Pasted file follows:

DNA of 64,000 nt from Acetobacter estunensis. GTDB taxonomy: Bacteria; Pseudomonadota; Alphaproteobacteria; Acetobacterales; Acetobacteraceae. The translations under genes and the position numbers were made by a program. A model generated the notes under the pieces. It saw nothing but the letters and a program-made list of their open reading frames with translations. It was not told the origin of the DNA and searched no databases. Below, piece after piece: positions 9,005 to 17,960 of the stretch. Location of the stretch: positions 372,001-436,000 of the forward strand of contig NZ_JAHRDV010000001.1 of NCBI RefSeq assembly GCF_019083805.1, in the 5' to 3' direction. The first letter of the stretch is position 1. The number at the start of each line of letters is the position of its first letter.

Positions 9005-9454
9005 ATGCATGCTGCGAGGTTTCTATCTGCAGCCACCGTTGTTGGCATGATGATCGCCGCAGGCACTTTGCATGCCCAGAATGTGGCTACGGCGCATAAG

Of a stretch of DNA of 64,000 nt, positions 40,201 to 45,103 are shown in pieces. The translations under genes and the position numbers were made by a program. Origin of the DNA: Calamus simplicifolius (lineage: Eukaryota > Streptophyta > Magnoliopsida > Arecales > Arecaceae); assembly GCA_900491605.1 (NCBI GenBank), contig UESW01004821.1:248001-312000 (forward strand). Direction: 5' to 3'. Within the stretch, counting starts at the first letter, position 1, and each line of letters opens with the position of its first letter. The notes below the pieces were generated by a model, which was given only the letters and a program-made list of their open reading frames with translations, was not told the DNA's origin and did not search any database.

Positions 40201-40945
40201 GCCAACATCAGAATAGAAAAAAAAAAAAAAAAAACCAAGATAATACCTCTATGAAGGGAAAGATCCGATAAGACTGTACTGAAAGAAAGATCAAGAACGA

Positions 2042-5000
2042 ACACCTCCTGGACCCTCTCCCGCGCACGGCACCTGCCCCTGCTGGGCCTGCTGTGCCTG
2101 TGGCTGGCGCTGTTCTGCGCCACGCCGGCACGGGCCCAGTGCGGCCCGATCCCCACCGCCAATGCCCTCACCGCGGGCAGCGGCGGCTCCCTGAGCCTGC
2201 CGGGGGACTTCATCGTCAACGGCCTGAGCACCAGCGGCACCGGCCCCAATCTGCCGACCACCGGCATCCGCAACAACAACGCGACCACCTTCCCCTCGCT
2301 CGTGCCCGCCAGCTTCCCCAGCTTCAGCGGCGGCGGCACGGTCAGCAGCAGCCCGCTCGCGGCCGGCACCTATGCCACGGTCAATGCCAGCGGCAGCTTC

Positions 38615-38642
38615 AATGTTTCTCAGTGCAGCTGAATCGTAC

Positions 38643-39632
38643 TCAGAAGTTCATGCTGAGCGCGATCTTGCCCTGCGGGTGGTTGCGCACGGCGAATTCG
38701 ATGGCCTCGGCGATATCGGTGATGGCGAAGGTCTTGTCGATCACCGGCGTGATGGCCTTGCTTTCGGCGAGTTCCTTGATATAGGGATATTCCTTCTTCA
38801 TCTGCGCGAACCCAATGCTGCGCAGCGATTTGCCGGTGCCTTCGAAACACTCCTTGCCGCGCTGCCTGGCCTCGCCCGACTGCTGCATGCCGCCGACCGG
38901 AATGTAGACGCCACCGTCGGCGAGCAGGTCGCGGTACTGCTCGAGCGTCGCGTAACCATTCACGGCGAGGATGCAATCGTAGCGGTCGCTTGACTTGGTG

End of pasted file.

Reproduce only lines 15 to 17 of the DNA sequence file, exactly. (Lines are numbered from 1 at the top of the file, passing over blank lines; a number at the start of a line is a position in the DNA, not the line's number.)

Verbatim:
38643 TCAGAAGTTCATGCTGAGCGCGATCTTGCCCTGCGGGTGGTTGCGCACGGCGAATTCG
38701 ATGGCCTCGGCGATATCGGTGATGGCGAAGGTCTTGTCGATCACCGGCGTGATGGCCTTGCTTTCGGCGAGTTCCTTGATATAGGGATATTCCTTCTTCA
38801 TCTGCGCGAACCCAATGCTGCGCAGCGATTTGCCGGTGCCTTCGAAACACTCCTTGCCGCGCTGCCTGGCCTCGCCCGACTGCTGCATGCCGCCGACCGG